If you’re eyeing a promotion or craving more challenge at work, knowing the distinction between career development and career growth can help you reach your goals. In this brief interview, Jeff Moore, VP of Delivery, Global Success at Pluralsight shares insights on how to maximize your professional success.
What’s the difference between career growth and career development?
JM: Career development involves expanding your skills and expertise through project work, self-study and other learning experiences (courses, conferences, meetups and so forth). This is vitally important in software and data roles, because technology is evolving so rapidly. If you’re not proactive about refreshing your knowledge and adding new skills, it will be very difficult to achieve career growth.
Career growth refers to role growth—expanded responsibilities, opportunities to work on more complex projects and most importantly, a growing “impact footprint.” When you grow in your role, you’re able to make a larger contribution to achieving company goals.
Sometimes, career growth can involve promotions and pay increases. But it’s helpful to think about “career growth” as something that precedes a promotion. You get a promotion and/or more compensation, because you’re delivering increased value.
What’s the best way to approach career development?
JM: To foster your career development, take a look at your responsibilities today and ask yourself, “What can I learn today that would help me do my current job even better?” Also, look around you. What role would you like to grow into, and what skills would you need for that role? Ideally, career development is anticipatory. Start today to develop skills that might be useful in six months. Even if you can’t use those skills in your job today, you are demonstrating commitment to personal growth and organizational success.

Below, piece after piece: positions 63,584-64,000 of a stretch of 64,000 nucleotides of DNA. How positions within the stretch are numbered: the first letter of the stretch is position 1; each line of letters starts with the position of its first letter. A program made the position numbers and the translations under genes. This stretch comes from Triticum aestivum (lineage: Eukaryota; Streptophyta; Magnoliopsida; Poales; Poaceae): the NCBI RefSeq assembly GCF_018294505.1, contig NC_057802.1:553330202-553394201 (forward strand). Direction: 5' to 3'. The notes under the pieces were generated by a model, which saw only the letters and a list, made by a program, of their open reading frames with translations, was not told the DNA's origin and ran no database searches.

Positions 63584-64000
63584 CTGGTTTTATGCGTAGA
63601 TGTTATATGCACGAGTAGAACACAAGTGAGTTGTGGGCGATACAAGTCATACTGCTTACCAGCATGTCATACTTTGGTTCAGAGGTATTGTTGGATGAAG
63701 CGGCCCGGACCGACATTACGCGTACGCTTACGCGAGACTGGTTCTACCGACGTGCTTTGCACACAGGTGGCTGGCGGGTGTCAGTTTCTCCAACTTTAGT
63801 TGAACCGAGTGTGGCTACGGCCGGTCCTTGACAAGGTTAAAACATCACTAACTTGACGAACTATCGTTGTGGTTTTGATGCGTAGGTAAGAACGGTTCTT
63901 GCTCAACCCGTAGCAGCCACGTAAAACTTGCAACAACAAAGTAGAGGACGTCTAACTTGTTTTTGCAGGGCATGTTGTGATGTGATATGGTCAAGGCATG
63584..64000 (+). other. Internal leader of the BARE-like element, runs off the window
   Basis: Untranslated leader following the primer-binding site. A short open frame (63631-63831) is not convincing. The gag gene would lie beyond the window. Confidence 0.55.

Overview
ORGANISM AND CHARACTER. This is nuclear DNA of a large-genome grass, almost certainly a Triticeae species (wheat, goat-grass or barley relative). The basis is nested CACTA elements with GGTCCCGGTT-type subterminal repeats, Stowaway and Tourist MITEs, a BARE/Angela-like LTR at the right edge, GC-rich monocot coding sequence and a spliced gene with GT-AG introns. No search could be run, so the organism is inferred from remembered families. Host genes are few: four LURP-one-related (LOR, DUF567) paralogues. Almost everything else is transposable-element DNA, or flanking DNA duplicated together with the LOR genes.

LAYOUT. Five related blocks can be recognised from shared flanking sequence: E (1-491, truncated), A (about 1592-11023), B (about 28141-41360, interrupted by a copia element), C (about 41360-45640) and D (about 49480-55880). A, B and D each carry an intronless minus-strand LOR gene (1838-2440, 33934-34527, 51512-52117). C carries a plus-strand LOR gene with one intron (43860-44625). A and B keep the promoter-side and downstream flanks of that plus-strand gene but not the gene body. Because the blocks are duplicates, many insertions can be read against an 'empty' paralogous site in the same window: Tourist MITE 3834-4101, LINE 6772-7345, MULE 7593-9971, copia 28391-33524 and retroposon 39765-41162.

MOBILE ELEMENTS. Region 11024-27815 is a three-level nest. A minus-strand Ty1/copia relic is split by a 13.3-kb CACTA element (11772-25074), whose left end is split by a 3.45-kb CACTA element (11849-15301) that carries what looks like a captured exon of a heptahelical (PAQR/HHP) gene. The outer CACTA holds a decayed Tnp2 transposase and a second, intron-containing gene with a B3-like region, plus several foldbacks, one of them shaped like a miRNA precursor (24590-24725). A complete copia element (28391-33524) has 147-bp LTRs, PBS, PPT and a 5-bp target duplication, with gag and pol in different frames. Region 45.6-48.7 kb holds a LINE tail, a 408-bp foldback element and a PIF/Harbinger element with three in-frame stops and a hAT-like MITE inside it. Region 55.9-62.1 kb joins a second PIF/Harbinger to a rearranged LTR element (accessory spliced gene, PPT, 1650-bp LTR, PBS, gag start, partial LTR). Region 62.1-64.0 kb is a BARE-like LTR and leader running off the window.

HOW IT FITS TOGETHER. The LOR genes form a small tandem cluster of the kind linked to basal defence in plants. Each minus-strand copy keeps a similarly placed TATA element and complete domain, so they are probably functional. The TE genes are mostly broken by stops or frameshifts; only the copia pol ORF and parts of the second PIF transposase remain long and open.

Career development is your responsibility as an employee; don’t expect someone to hand it to you. Many employers offer learning resources—self-paced learning libraries, instructor-led classes, opportunities to attend conferences and so forth. If your company provides these resources, fantastic—utilize them. But if your employer doesn’t offer these resources, it’s up to you to identify options online or in your community to update your tech skills regularly.
What do you do when you feel ready for increased job responsibilities?
Career growth requires some assertiveness. If you think you’re prepared for increased responsibilities or more complex projects, let your manager know. For example, “I would like to gain experience with XYZ skill. Is there a way to incorporate this into my next assignment?”
Be humble, willing to do the projects requested by your organization. Be patient, knowing that even though you may feel ready for additional responsibility, your employer may want to see your track record over a period of time before adding to your plate. Every project can be an opportunity to learn something new and/or refine a skill.
Be positive. If you feel you’re ready for more responsibility but it’s not coming as quickly as you’d like, it’s easy to start grumbling. Don’t. Career growth comes more quickly to individuals with positive attitudes.
Finally, be aware that your performance speaks louder than words. Aim every day to deliver your best work. Building a reputation as dependable, thorough, creative and quality-focused will accelerate your career growth.
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